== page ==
Yesterday the Obama administration put in place provisions of the DREAM Act that brought many young people out of the shadows to participate in the American Dream. On the same day a judge in Pennsylvania let stand what may be the most egregious attempt at voter suppression in a generation.
Baltimore’s mayor is taking fresh criticism for her stand on immigrants coming into the city.
President Obama won big this week with the Supreme Court decisions on Obamacare and immigration. While Mitt Romney and the Tea Party couldn’t have had a worse week.
After the Supreme Court decision on the Arizona immigration law, SB 1070, the Obama administration announced that it is revoking agreements with Arizona police over the enforcement of federal immigration laws.
While neither side has totally won, the high court’s decision on Arizona’s controversial immigration law, SB 1070, is definitely a blow to President Barack Obama.
President Obama and Attorney General Eric Holder won an overwhelming victory as the Supreme Court struck down 3 of 4 provisions of the controversial Arizona immigration law, SB 1070.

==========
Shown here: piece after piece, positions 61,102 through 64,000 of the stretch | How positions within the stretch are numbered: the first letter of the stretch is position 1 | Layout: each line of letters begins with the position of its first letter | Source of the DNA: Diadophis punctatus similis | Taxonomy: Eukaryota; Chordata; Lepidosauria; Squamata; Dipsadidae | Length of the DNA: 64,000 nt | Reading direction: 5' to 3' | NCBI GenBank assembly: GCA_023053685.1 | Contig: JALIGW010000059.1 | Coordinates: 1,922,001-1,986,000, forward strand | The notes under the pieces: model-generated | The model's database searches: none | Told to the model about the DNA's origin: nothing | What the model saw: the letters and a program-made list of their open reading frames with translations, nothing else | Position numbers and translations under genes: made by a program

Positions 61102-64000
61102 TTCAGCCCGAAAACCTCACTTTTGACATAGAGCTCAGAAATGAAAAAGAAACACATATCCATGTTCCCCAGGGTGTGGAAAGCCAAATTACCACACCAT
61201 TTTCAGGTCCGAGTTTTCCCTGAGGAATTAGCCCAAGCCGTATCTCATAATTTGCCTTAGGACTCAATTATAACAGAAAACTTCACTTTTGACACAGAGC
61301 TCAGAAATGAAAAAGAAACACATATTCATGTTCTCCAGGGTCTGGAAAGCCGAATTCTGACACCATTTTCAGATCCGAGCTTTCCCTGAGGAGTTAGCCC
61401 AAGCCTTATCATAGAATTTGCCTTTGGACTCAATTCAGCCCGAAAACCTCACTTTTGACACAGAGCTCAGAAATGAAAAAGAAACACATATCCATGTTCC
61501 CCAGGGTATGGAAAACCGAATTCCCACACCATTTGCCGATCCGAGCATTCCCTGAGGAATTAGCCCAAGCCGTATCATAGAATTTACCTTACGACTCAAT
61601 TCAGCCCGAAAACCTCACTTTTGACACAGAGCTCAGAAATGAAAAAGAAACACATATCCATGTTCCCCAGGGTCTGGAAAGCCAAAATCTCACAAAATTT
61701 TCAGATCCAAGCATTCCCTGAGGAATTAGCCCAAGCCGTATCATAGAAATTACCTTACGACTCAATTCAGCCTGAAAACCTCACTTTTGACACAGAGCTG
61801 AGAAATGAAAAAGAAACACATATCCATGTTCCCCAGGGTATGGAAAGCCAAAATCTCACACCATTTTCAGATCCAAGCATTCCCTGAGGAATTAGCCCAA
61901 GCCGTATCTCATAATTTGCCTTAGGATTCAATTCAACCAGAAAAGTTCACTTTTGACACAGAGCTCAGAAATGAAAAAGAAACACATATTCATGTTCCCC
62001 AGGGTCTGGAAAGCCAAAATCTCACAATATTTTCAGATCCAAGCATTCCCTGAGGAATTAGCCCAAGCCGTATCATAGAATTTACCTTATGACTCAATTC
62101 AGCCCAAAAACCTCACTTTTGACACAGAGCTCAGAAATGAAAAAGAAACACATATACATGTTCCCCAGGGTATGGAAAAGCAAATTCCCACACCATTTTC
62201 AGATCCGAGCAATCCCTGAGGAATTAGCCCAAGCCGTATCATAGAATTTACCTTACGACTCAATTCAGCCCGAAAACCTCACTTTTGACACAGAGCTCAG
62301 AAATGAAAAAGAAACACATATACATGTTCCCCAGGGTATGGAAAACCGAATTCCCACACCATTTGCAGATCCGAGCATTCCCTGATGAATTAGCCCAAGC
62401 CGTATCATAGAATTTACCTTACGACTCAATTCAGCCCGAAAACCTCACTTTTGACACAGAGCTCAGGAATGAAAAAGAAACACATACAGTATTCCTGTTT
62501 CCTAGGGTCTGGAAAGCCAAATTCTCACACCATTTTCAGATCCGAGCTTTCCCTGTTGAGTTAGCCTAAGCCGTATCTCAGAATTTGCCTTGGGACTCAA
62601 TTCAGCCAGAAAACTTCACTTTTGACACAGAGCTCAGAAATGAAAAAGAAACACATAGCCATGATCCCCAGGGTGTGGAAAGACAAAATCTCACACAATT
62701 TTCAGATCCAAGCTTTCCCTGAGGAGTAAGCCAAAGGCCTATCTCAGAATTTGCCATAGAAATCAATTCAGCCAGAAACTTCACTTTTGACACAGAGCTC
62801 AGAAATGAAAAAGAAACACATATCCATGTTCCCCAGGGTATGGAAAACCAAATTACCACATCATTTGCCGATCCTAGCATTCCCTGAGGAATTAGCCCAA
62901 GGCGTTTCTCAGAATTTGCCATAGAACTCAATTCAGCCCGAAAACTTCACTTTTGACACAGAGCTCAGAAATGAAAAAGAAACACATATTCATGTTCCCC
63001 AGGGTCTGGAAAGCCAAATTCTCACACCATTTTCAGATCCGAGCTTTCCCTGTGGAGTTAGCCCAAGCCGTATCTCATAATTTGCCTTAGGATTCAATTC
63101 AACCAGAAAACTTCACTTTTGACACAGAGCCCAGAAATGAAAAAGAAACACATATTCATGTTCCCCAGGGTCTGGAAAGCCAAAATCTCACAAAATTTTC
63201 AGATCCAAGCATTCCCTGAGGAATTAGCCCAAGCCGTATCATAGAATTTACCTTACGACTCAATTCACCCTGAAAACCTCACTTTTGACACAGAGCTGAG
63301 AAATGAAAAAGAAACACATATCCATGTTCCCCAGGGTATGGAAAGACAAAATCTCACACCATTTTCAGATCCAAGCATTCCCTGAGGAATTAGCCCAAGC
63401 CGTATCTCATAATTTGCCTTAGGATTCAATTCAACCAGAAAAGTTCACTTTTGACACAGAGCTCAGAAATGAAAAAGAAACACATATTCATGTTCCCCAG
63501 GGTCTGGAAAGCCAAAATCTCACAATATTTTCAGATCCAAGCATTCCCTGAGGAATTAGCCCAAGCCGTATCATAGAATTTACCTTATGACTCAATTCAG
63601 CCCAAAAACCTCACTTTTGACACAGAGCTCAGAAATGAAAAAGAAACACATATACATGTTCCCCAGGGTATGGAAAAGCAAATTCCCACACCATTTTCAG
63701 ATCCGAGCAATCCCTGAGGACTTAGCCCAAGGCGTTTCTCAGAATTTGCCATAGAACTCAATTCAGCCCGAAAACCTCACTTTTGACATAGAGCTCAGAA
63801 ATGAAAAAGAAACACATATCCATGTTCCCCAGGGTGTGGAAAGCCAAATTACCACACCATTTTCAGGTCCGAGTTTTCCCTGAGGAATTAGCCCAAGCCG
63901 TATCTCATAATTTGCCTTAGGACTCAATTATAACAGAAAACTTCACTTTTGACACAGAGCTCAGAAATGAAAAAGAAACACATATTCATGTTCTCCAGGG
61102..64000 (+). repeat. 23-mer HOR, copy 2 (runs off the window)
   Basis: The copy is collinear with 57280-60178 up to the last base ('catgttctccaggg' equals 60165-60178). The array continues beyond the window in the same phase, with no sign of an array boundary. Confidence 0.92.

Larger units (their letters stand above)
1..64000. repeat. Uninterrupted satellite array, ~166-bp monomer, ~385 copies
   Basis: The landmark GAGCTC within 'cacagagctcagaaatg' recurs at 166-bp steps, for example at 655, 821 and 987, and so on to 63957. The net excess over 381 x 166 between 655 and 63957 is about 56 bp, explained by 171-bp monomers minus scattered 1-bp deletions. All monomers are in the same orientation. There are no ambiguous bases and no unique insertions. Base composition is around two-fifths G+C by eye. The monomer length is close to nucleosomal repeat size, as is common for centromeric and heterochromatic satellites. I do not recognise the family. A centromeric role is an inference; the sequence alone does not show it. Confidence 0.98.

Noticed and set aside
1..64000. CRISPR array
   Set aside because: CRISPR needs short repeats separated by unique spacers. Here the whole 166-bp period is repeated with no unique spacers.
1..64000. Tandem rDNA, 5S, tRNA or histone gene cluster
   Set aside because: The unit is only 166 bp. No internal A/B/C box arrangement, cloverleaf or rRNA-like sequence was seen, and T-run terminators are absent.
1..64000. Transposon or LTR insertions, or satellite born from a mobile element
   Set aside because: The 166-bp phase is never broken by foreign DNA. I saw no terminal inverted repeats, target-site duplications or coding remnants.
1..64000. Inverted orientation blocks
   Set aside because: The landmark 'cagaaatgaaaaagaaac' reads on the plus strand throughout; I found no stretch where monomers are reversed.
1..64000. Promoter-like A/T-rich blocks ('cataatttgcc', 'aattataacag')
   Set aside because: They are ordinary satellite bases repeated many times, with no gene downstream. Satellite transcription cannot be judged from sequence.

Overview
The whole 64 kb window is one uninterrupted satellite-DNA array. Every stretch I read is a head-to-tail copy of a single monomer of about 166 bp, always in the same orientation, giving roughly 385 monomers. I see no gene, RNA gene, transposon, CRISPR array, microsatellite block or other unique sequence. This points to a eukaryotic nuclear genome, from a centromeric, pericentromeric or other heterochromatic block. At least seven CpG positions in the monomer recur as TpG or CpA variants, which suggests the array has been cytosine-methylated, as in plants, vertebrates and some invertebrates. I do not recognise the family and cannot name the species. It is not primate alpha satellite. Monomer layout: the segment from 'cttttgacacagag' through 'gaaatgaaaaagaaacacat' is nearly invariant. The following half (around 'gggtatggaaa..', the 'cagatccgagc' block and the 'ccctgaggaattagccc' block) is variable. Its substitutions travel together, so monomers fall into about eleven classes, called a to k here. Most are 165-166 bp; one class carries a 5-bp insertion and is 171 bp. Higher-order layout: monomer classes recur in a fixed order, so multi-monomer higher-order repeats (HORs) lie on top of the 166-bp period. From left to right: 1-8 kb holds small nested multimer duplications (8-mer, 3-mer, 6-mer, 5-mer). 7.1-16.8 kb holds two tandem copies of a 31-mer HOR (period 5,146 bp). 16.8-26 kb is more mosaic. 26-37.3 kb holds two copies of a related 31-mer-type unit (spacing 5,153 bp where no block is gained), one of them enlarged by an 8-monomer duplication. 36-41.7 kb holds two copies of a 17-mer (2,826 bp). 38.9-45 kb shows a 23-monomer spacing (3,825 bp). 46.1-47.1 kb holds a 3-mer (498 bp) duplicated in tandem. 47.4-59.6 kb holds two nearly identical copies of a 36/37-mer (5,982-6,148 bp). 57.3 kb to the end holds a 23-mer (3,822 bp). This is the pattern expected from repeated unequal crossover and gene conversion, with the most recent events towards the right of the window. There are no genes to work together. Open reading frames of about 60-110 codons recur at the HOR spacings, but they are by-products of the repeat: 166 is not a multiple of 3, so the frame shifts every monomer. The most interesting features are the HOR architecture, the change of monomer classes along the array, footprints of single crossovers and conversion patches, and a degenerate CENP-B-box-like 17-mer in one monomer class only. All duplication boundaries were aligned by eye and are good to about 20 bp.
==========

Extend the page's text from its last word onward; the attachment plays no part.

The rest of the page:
Split verdict. The Supreme Court upholds Arizona’s controversial immigration law while striking down some of its key provisions. That has both sides claiming victory.
The Supreme Court threw out key provisions of Arizona’s crackdown on illegal immigrants Monday but said a much-debated portion could go forward on checking the status of suspects who might appear to be in the U.S. illegally.
Mitt Romney has provided no details, not even a hint, of what his immigration plan is. Either this is a lousy sales job, which is bad, or he has no idea there’s a difference between running Bain Capital and running the nation, which is worse.
People who claim that Obama is being heckled and disrespected more than any other president tend to have a short memory.
The guy who passed health care reform in Massachusetts and vowed to repeal the Affordable Care Act can’t take a policy position on Obama’s executive order on immigration enforcement?
Documents and photographs attached to U.S. immigration forms have been culled from the National Archives for a new exhibit about immigrants who came to this country.